Monday, January 12, 2009

Loaded Statement

This dude gave a quote for a smoking-related article on CNN that I think is a) dumb and b) illustrates a point about paying for healthcare.

Retired radio broadcaster and iReporter Gerald Dimmitt, 65, has smoked since he was 14.

"I've always smoked a pipe," he said. "I have successfully quit about 40 times." But, he says, he always restarted, because "it calms me down."

Dimmitt has even more incentive to quit now, since developing lesions and irritation in his mouth. After speaking to his doctor, he received a prescription for Chantix, a pill to aid with smoking cessation. But when he went to pick up his prescription at the pharmacy, he was charged $139 (because it's not generic) for two weeks worth. Outraged, he left the Chantix behind.

"If smoking is so dangerous ... why then do they want to charge $139 to make me stop? There is something very wrong with that. I guess they would rather pay to take care of lung cancer," he said.

So, $139 is too much to pay to quit smoking (when apparently everything else this guy has tried has failed)--fine. But to imply that "they" would rather pay for lung cancer... when the treatment would involve some combination of surgery, radiation, and/or chemotherapy, along with hospital stays, and medication, and would cost THOUSANDS of dollars, that makes $139 seem more like a bargain. Essentially, this guy is saying that $139 out of his pocket is intolerable, so he'd rather make his insurance/Medicare/Medicaid (or whatever health coverage he has) pay for lung cancer instead--because clearly, if $139 is too much for this guy, then thousands is beyond his reach.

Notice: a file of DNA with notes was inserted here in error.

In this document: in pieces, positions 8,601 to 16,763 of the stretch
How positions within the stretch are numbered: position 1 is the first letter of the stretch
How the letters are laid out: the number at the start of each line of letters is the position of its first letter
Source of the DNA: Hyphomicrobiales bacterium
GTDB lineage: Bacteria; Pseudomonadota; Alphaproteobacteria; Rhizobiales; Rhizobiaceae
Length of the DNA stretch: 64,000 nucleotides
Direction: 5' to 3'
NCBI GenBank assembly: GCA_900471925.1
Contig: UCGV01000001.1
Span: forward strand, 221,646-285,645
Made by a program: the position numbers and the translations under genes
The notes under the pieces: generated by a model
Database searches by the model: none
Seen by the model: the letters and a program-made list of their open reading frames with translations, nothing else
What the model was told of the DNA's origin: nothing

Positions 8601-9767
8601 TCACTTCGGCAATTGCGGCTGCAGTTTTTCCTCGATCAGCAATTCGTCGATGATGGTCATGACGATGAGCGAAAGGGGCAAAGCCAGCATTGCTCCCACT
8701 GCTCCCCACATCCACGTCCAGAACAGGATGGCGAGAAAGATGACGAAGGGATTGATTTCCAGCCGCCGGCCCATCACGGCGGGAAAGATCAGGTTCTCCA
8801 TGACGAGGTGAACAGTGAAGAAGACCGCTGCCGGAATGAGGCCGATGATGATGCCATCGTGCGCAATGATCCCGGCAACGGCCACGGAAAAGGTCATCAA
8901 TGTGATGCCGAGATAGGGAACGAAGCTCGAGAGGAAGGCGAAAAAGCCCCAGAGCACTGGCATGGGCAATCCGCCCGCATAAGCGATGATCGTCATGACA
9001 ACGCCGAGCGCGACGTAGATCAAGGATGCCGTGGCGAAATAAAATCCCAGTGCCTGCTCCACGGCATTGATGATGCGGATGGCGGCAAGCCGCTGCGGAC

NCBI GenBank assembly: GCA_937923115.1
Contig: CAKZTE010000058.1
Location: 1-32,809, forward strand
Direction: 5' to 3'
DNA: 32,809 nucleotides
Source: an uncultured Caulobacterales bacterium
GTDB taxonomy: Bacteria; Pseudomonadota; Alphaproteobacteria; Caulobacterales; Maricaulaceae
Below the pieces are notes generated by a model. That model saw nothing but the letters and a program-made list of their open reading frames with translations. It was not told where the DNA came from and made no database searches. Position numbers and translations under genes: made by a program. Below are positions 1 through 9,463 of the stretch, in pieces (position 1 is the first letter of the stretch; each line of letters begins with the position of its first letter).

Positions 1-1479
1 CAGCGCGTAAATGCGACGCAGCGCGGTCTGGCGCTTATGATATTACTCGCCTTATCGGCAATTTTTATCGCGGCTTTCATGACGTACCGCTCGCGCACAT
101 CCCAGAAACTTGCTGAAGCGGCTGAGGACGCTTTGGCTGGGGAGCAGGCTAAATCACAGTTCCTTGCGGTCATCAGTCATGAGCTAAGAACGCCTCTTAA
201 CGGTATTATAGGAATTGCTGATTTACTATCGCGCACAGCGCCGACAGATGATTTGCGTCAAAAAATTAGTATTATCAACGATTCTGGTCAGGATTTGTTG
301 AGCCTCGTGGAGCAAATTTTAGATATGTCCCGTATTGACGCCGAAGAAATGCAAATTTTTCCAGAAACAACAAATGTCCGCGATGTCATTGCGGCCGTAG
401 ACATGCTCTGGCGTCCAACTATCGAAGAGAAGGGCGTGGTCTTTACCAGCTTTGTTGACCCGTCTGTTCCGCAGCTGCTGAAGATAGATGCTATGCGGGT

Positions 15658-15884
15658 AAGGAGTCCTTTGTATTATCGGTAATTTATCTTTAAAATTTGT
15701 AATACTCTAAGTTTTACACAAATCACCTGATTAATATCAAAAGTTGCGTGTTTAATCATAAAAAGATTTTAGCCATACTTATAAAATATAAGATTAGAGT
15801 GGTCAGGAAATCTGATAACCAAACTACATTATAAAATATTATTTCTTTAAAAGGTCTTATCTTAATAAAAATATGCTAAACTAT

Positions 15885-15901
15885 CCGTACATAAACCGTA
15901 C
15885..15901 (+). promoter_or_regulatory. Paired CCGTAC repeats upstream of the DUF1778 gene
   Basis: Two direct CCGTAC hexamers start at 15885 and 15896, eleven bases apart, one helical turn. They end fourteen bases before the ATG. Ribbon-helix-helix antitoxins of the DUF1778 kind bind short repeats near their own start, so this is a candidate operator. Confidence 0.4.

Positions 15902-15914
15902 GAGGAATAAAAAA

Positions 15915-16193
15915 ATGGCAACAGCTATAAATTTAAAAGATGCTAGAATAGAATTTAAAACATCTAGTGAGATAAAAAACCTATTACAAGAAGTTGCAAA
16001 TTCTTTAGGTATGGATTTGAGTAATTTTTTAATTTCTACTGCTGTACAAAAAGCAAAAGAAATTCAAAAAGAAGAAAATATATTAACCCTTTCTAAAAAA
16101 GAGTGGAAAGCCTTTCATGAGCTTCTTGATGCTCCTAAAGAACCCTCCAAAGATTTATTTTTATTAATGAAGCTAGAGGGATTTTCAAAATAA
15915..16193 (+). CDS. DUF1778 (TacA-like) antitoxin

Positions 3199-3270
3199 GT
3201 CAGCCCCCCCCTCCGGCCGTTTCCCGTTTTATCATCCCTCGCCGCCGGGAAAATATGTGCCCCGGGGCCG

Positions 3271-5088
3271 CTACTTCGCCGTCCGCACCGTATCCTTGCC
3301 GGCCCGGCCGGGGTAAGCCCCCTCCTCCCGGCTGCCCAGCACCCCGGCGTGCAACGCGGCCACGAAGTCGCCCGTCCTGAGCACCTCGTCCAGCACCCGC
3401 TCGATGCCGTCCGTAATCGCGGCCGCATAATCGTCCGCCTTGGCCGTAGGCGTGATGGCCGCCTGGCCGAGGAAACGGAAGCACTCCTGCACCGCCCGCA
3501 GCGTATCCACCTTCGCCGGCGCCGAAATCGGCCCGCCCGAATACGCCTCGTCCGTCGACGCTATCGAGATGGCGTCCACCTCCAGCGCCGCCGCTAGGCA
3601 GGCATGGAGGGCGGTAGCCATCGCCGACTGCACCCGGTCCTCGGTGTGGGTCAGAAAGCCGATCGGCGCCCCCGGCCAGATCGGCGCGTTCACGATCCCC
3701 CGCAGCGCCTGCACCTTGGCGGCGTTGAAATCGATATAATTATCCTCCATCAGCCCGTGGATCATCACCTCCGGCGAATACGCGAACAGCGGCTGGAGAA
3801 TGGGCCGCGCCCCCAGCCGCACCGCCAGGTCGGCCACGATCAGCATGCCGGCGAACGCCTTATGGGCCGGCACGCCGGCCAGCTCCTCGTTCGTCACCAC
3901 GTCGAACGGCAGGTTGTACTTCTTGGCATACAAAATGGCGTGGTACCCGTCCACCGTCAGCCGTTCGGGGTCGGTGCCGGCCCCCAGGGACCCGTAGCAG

I'm largely a supporter of some form of universal health care (although not single-payer), but I'm still torn on some issues, and this is one of them. This guy is going to deliberately forego a treatment that could help him stop smoking and save himself and his health insurance (or Medicare/Medicaid, I don't know what he has) thousands of dollars because he doesn't want to pay out of pocket. Essentially, his insurer is now going to pay for his poor judgment that he's acknowledging publicly on

Now, is the answer to subsidize anti-smoking therapy? Maybe that's not a bad idea, if we're going to suggest banning smoking on federal property and such--use penalties on one side and rewards on the other, give a little extra incentive. Is the answer to penalize such people who are deliberately NOT trying treatment which may be effective in quitting who are deliberately placing an extra burden on the health care system? Maybe--in the private insurance world, these people may already pay a higher deductible, and I'm okay with that. I think that even with a universal health plan, people should be required to pay for part of their health care. ER visits should cost money. Prescriptions should cost money, especially brand-new brand-name meds like Chantix (although I'll admit, $139 for 2 weeks does seem steep).